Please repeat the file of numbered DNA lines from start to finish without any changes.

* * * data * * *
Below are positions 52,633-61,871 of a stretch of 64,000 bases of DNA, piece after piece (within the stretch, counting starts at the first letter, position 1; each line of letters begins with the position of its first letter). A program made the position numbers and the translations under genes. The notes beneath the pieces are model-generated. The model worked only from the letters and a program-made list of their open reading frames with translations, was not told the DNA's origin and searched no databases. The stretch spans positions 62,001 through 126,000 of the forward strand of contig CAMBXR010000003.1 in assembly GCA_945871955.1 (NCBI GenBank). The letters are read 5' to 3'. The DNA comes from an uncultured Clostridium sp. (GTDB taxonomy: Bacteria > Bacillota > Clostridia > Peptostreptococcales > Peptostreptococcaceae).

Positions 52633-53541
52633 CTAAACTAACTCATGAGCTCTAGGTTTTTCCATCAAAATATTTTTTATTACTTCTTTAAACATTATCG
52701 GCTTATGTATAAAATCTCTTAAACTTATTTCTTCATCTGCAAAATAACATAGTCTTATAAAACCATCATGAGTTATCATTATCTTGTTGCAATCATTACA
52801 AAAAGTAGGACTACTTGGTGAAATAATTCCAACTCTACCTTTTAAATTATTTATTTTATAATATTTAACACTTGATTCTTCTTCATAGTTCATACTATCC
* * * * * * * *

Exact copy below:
Below are positions 52,633-61,871 of a stretch of 64,000 bases of DNA, piece after piece (within the stretch, counting starts at the first letter, position 1; each line of letters begins with the position of its first letter). A program made the position numbers and the translations under genes. The notes beneath the pieces are model-generated. The model worked only from the letters and a program-made list of their open reading frames with translations, was not told the DNA's origin and searched no databases. The stretch spans positions 62,001 through 126,000 of the forward strand of contig CAMBXR010000003.1 in assembly GCA_945871955.1 (NCBI GenBank). The letters are read 5' to 3'. The DNA comes from an uncultured Clostridium sp. (GTDB taxonomy: Bacteria > Bacillota > Clostridia > Peptostreptococcales > Peptostreptococcaceae).

Positions 52633-53541
52633 CTAAACTAACTCATGAGCTCTAGGTTTTTCCATCAAAATATTTTTTATTACTTCTTTAAACATTATCG
52701 GCTTATGTATAAAATCTCTTAAACTTATTTCTTCATCTGCAAAATAACATAGTCTTATAAAACCATCATGAGTTATCATTATCTTGTTGCAATCATTACA
52801 AAAAGTAGGACTACTTGGTGAAATAATTCCAACTCTACCTTTTAAATTATTTATTTTATAATATTTAACACTTGATTCTTCTTCATAGTTCATACTATCC